December 31, 2013
Kirk Brock says he’s never going back to a conventional tillage system on his family farm near Monticello, Fla. It’s conservation tillage or nothing for his entire farm.
“To me, traditional conventional tillage farming systems are more of a hope and a prayer that it rains in this area,” said Brock in a USDA Natural Resources Conservation Service video.
Kirk farms with his father, Gene, 1,000 acres of corn, soybeans and peanuts for candy in Jefferson County, Fla., near the Georgia-Florida line. He uses no-till on all of the acreage and grows multiple cover crops, particularly high-residue rye to create big biomass.
“The conservation tillage with high-residue cover crop allows us not to worry about so much the rainfall events. We know there going to come, and if they do come, and if they are really intense, we can hold that water on the hillsides and get it to percolate into the soil profile,” he said.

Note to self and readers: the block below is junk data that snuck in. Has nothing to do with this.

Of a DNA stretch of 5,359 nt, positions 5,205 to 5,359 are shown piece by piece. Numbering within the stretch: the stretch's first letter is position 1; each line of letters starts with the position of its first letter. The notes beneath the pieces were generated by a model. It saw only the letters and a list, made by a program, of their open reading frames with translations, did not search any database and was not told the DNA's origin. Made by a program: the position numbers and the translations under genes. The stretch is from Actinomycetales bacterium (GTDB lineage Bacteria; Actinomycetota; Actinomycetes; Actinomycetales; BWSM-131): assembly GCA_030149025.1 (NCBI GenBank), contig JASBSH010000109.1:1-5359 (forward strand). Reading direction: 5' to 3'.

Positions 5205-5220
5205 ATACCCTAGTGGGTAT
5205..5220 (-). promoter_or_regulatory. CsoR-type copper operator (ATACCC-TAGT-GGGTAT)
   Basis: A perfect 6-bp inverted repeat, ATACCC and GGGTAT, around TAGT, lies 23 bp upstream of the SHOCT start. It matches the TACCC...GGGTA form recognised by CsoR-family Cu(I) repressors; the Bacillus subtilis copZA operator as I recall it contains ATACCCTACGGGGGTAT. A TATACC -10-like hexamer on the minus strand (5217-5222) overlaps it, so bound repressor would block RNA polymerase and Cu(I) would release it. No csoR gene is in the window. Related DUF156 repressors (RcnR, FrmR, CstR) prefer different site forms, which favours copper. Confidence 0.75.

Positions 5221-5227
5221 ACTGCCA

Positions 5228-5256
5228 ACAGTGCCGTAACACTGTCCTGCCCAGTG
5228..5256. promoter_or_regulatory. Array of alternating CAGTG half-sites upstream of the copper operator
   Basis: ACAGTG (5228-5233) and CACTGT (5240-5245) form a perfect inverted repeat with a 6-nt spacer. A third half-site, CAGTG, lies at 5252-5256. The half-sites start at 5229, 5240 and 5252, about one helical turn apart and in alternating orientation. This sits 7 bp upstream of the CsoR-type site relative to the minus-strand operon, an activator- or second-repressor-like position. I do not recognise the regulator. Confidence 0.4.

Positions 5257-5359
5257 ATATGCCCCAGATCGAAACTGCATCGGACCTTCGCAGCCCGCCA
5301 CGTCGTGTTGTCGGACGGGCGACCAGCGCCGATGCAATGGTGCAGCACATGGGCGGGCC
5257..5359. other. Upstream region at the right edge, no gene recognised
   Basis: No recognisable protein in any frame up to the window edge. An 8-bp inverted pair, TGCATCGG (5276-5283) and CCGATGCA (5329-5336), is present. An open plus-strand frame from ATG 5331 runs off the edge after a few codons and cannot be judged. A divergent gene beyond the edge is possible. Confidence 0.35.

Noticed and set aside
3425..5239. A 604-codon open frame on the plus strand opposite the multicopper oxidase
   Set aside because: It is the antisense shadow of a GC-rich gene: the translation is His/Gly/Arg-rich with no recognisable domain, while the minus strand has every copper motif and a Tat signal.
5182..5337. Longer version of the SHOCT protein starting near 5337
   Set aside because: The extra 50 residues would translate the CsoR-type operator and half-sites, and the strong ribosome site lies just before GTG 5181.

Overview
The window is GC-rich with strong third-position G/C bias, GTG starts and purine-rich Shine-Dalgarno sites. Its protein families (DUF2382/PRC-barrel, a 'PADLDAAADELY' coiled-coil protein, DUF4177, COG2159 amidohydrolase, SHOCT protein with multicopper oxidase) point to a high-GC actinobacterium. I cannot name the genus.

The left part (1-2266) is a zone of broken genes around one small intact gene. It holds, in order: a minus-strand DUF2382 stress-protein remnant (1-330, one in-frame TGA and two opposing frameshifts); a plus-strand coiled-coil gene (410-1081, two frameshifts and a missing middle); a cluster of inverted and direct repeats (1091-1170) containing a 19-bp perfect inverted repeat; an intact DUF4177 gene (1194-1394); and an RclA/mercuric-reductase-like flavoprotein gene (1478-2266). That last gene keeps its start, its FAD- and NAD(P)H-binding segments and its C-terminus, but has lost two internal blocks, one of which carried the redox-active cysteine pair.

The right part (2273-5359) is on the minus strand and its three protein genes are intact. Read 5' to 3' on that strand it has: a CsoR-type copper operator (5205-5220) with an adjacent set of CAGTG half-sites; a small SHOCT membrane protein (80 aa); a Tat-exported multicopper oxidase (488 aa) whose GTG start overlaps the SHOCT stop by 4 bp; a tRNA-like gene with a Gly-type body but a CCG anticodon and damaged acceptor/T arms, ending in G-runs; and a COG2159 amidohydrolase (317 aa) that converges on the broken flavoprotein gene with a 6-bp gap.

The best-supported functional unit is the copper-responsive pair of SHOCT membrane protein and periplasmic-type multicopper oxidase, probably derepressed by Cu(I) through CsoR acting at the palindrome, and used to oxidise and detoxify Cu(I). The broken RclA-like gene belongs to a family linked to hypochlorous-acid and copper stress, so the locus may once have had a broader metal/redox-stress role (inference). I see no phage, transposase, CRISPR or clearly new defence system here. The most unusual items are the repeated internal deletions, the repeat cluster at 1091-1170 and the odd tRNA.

The region is notorious for sandy top soils with low fertility. As far as nutrient management, he feels that he isn’t losing any nutrients to leaching, which is a big concern in his part of north Florida where 60 inches of rain falls annually. He doesn’t disturb beneficial microbes in his soil, leading to healthier soils.
“Once you convert to a conservation tillage system then you grow a lot of cover crops and you will not be interested in going back to conventional farming,” he said. “If I had to go back to conventional farming, I would just quit and go do something else.”
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